Morphological Manipulation of Ionomers for Altered Transport Properties in Membrane Applications

Date of Award


Degree Type


Degree Name

Doctor of Philosophy (PhD)


Polymers and High Performance Materials

First Advisor

Robert B. Moore

Advisor Department

Polymers and High Performance Materials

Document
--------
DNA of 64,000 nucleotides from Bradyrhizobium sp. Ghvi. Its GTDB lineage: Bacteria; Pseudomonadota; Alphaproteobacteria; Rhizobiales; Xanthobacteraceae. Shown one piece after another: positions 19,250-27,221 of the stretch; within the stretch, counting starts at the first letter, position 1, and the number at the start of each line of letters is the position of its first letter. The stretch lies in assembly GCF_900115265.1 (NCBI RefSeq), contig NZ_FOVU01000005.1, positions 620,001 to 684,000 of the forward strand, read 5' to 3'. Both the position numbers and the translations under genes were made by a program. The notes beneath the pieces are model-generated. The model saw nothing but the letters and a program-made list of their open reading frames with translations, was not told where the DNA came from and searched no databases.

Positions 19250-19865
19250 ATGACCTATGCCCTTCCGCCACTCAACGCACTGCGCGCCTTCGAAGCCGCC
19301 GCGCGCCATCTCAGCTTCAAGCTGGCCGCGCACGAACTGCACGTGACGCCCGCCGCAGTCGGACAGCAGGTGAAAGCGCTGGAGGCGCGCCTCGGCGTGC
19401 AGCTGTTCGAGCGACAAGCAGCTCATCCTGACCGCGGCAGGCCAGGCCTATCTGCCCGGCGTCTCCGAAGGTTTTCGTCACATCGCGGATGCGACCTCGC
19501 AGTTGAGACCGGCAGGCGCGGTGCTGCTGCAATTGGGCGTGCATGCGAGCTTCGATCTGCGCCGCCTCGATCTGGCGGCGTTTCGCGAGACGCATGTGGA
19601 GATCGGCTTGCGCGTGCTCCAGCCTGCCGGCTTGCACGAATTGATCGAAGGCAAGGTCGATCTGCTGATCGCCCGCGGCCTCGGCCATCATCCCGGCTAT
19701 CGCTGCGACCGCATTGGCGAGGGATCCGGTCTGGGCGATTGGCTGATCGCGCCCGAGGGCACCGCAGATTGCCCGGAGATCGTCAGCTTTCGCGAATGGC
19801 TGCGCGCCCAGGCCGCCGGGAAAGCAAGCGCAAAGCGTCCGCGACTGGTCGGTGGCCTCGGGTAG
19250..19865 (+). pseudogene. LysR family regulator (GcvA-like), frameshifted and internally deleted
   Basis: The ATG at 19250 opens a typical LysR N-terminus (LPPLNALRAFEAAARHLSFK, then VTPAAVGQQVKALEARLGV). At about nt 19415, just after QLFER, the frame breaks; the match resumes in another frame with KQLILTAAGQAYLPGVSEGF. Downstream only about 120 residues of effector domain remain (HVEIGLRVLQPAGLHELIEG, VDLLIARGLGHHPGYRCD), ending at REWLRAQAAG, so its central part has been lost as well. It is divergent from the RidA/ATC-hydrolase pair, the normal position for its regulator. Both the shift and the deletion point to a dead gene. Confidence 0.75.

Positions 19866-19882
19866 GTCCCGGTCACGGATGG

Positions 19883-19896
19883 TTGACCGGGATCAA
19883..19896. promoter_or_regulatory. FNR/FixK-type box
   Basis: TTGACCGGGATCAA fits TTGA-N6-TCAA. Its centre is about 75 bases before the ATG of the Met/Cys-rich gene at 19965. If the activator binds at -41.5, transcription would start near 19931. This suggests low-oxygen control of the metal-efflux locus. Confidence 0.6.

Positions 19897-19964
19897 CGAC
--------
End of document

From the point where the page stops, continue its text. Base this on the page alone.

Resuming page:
The focus of this research project was to investigate correlations between ionomer membrane morphology and swollen state transport properties. The project can be broken into two primary foci, the impact of processing and additives on the morphology of perfluorosulfonate ionomers and the impact of morphology on the performance of ionic actuators. Perfluorosulfonate ionomers, Nafion ® from DuPont being the most common example, are a class of commercially successful semi-crystalline ionomers that have been used in a number of membrane applications, the primary two being chlor-alkali cell and proton exchange membrane fuel cells. It has been shown that solution and melt processing of Nafion ® alters the membrane morphology and profoundly impacts the swelling characteristics and water transport properties of the membrane. The enhanced mobility present in both solution and melt facilitate increased crystallinity relative to the as-received state. Processing also causes a change in the spatial order of ionic aggregates, the average interaggregate spacing decreasing in both solution and melt processed membranes. Processing was also found to be an effective means to produce highly aggregated materials as the stated mobility during processing facilitates rearrangement and aggregation of the neutralized sulfonate functionalities. Of greatest interest, however, is the increase in water uptake seen in processed samples. Melt processing was found to increase water content by 60% and solution processing by 80% relative to as-received ionomer. As a result, water diffusion in processed materials was found to be much higher than as-received. Only solution processed membranes, however, were found to show high proton conductivity due to enrichment of surface water content through morphological changes which present a surface that is more readily hydrated. Manipulation of solution processed membrane morphology was further explored by producing membranes containing a mixture of alkali metal and alkylammonium counterions. Analysis of the mechanical properties and aggregation behaviors suggest the existence of mixed ionic aggregates containing both sodium and tetrabutylammonium counterions. Partitioning of counterions within the aggregates and alteration of the crystalline content are proposed to cause the appearance of a new correlation length intermediate to the lamellar long spacing and the ionomer peak. The unique morphology causes a minimum in water content and a corresponding maximum in proton conductivity that reinforces the link between membrane morphology and swollen state transport properties. (Abstract shortened by UMI.)